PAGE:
The growing search for precious metals as an investment has increased the amount of counterfeits in the market. Therefore, bullion coins, cutlery, and jewelry have been targets of uncountable homemade tests to evaluate their purity.
One of the most common ways to discover fake silver bullion is the magnet test, begging the question: is silver magnetic?
This article compiles a complete guide on how silver reacts to a magnetic field and how we can use that information to test silver bullion at home.
Considered one of the oldest metals discovered by humanity, along with copper, gold, lead, and iron, there are traces of objects made of silver dating back to 4000 BC in Greece. Silver was also one of the main precious metals used for coinage during the Roman Empire.
Twelve Caesars Vespasian AR Denarius AD 69-79
Silver is found on the top layers of Earth’s crust despite its relative scarcity. It turns up in rocks as an alloy with gold, copper, and other metals, which demands mining and refining to achieve its pure form.
In the US, the discovery of silver in Nevada in 1858 resulted in a sudden silver rush. In 1859, it was discovered in California, heating the mining movement and developing the local economy during the 19th century.
Today, most countries that find silver in their territories, like Peru, Australia, and Russia, mine ores, but Mexico holds the position of number-one silver-producer nation, refining approximately 23% of the world supply.
Silver is a chemical element. In the periodic table, it appears with the symbol Ag and atomic number 47.
The word “silver” comes from “seolfor” in Anglo-Saxon. But the symbol “Ag” corresponds to the Latin term “Argentum,” which also means silver.
Silver is a precious metal, along with gold, platinum, and palladium. It exhibits a brilliant white luster, malleability, and softness, demanding extreme care when polishing. In addition, It is also scarce, ductile, and corrosion-resistant, which makes it very useful in manufacturing coins, ornaments, and jewelry.
According to Faraday's Law of Magnetic Induction, when certain materials get placed within magnetic fields, these materials' electrons will be affected.
That reaction depends on the atomic and molecular structure of the material tested and the overall magnetic field associated with the atoms of the item. Because of that, elements react quite differently to the presence of an external magnetic field.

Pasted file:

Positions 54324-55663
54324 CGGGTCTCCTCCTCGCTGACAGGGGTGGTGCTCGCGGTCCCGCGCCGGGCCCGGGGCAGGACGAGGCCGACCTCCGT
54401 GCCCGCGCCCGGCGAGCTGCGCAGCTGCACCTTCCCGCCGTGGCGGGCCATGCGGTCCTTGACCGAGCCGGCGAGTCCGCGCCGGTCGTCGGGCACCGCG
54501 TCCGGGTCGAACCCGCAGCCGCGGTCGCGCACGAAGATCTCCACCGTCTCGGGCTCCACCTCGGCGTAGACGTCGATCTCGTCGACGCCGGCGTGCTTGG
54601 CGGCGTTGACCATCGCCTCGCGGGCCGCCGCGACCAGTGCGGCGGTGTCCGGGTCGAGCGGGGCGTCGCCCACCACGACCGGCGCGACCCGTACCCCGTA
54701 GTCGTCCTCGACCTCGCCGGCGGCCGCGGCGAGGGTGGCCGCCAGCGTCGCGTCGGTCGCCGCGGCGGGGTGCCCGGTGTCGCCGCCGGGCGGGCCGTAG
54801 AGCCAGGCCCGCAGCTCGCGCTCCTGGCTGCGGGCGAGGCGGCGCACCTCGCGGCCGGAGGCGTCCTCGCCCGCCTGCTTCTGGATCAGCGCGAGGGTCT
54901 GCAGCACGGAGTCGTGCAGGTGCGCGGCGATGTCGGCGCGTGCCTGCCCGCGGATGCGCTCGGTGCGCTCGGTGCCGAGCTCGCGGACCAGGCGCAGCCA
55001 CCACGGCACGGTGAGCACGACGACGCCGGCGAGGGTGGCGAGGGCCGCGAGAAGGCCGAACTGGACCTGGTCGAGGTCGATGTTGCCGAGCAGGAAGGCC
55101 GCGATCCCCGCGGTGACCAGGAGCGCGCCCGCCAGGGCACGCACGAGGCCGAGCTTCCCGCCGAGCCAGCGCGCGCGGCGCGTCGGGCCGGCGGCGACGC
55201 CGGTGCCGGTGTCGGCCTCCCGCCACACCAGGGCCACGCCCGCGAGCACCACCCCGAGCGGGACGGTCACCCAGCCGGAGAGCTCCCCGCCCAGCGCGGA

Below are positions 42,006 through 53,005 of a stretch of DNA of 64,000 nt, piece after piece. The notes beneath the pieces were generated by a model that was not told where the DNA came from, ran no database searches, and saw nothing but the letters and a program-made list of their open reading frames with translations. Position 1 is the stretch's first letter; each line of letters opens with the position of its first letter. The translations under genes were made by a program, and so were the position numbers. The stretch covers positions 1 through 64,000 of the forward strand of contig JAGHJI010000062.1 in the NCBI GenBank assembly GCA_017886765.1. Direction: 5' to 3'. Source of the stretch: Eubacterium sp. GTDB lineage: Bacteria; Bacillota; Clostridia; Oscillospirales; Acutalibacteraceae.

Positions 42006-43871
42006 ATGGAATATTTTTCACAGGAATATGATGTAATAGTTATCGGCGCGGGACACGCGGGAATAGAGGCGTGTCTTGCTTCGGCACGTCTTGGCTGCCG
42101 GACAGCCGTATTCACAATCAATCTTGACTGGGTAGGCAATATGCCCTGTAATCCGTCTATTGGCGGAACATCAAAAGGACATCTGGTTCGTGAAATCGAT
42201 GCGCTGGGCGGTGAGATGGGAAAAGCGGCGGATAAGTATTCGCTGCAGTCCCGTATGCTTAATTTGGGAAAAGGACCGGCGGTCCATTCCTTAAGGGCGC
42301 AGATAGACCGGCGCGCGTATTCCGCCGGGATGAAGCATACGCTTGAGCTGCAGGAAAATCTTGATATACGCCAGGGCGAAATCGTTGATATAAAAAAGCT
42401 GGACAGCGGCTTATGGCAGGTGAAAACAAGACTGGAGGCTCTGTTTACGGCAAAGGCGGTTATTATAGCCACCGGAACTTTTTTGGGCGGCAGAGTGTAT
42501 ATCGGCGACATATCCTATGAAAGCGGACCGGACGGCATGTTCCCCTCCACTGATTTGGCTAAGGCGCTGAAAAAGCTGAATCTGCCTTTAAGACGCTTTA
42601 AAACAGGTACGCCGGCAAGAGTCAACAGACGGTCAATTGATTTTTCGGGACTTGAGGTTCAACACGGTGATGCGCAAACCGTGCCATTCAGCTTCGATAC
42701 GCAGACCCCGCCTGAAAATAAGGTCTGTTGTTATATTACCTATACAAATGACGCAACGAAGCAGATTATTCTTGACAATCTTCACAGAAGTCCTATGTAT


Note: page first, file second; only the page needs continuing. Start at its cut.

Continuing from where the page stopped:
Based on how materials react, they can be diamagnetic, paramagnetic, or ferromagnetic.
Diamagnetic materials are those slightly repelled by magnetic fields, and the content does not retain the magnetic properties when the external field gets removed.
All the electrons are paired in these materials, so there is no net magnetic field or force per atom. Diamagnetic properties arise from the realignment of the electron paths under the influence of an external magnetic field.
Most elements in the periodic table, including copper, and pure gold (e.g. a .999 fine gold coin or gold bar), are classified as diamagnetic. They have a weak, small negative susceptibility to magnetic fields. Therefore, they are not magnetic.
Opposingly paramagnetic materials have small, positive susceptibility to magnetic fields.. They show a slight attraction to magnets but will not stick to them. They do not retain the magnetic properties when the external magnetic field gets removed.
The related properties result from the presence of some unpaired electrons and the realignment of the electron paths caused by the external magnetic field.
Paramagnetic materials include palladium, platinum, rhodium, rhenium, ruthenium, magnesium, molybdenum, lithium, and tantalum.
Unlike the others, ferromagnetic materials have significant, positive susceptibilities to an external magnetic field. They exhibit a strong attraction when exposed to magnetic fields and can retain magnetic properties even after the external magnetic field is removed.
Ferromagnetic materials have some unpaired electrons, so their atoms have a net magnetic attraction. So, when a magnetizing force is applied, the areas become aligned to produce a strong magnetic field within the part.
Iron, nickel, and cobalt are examples of ferromagnetic materials.
Non-magnetic material is not attracted nor repelled by magnetic fields. It cannot be magnetized. Some examples include plastic, rubber and water.
Pure silver is not magnetic. Opposingly, it tends to repel a strong magnet. It falls into the category of diamagnetic materials. Likewise, gold is not magnetic either.